Post by Peter T. Daniels Post by Katy Jennison
You wrote (I quote) 'a surprising thread here a while ago tried to
convince us [transom] refers to the lintel above the doorway/below the
window, while normal people use it for the window itself.'
BrE speakers, you imply, are not 'normal', since in BrE a transom is not
a window (although it's many other things including part of a boat).
I'm sure you don't really mean that, when you come to think about it.
I don't recall it being claimed to be Pondial at that time -- if it had,
I'd have simply chalked it up to British eccentricity (cf. E. B. White's
"There'll always be an England," the heading of the imponderable quotes
they'd fill out columns on the New Yorker pages with).
It seems we discussed it in 2010 and in 2005 (were you here then,
Peter?). In May 2005, initiating a thread with the title 'British word
for "transom" (window over a door?)', Daniel P B Smith asks, with
reference to novels by Elizabeth George set in England:
"In her latest novel, she uses the word "transom" in the sense of a
small, hinged window over a door.
"I have a vague idea that "transom" in this sense is an Americanism, and
that in England a different word is used to refer to such a window. Am I
correct or have I merely experienced a random synaptic firing? And, of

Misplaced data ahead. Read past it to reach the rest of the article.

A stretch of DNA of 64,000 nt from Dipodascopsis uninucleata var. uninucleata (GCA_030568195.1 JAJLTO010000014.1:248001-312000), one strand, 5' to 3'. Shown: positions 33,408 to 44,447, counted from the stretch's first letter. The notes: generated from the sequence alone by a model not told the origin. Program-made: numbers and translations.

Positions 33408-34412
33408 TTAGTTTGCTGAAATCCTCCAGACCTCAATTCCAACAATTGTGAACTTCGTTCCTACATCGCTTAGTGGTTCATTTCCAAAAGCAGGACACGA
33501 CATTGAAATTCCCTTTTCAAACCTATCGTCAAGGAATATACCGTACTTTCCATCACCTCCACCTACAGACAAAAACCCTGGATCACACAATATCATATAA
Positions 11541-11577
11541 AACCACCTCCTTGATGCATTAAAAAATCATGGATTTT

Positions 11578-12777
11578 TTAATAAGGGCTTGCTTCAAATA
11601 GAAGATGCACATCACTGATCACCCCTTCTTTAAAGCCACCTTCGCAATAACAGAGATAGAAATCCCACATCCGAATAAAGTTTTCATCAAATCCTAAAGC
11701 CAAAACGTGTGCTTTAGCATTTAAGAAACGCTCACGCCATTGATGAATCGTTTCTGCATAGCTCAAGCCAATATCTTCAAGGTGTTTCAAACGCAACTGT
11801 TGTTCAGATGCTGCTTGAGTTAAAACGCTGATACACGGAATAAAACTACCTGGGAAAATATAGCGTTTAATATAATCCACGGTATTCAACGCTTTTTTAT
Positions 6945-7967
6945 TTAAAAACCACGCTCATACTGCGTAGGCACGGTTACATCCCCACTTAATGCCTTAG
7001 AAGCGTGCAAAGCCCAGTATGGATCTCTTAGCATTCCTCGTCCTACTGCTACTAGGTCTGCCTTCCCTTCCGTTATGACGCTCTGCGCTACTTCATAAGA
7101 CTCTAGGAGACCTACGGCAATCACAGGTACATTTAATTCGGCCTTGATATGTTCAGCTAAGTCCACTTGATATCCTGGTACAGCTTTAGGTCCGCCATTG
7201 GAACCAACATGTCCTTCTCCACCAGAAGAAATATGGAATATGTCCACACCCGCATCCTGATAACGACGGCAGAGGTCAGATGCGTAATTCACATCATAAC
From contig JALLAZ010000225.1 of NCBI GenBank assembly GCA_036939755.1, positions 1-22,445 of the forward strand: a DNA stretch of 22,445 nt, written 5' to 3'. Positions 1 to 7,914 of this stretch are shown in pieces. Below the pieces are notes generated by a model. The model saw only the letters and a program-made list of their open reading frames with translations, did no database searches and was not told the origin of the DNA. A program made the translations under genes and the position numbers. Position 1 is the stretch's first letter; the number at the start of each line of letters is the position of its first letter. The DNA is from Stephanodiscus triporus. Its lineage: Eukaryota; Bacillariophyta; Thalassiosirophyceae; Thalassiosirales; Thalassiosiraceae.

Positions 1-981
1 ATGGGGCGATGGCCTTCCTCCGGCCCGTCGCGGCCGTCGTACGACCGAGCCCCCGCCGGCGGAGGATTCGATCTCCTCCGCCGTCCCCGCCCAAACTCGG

course, if I'm correct, what's the word?"
Various people reply; Tony refers to a fanlight; Mike Lyle writes:
"Fanlight" is the usual BrE word, too; but I suspect that "transom
light" may be the technical expression -- Harvey will reveal if he
shows up. A transom is a cross-member: the top of the door-frame in a
house, but the stern-piece in a small boat. Not just decorative, of
course: they let in extra light. The hall, or whatever it's called,
in this flat has no windows, but is lit by "borrowed lights" (I think
that's the expression) over the doors opening off it: I suppose these
too are fanlights, unless it's only used for exterior ones."
Harvey (who, you will recall, is the actual expert here) writes:
"Fanlight, I'm pretty certain. (I can't recall hearing anyone in
architecture and building over here who uses "transom" to mean other
than the horizontal bar in a window or in wall panelling.)"
Daniel Smith (the OP) then replies;
"Thanks to all who answered. "Fanlight" is the word I was trying to
remember. And... do I take it that the consensus is... I really did
catch Elizabeth George in a mistake?"
And it seems he did; that is, no-one (on either side of the pond) was in
any doubt that in BrE the word 'fanlight' is the correct word for a
window over a door, not 'transom' which is AmE.
(Ah, those were the days! Contributors included Valentine, Lyle, Riggs,
Couperus, the Omrud, John Dean, Skitt, Robin Bignall, Robert Lieblich,
Roland Hutchinson, Frances Kemmish and Chris Malcolm, as well as those
few of us who are still here.)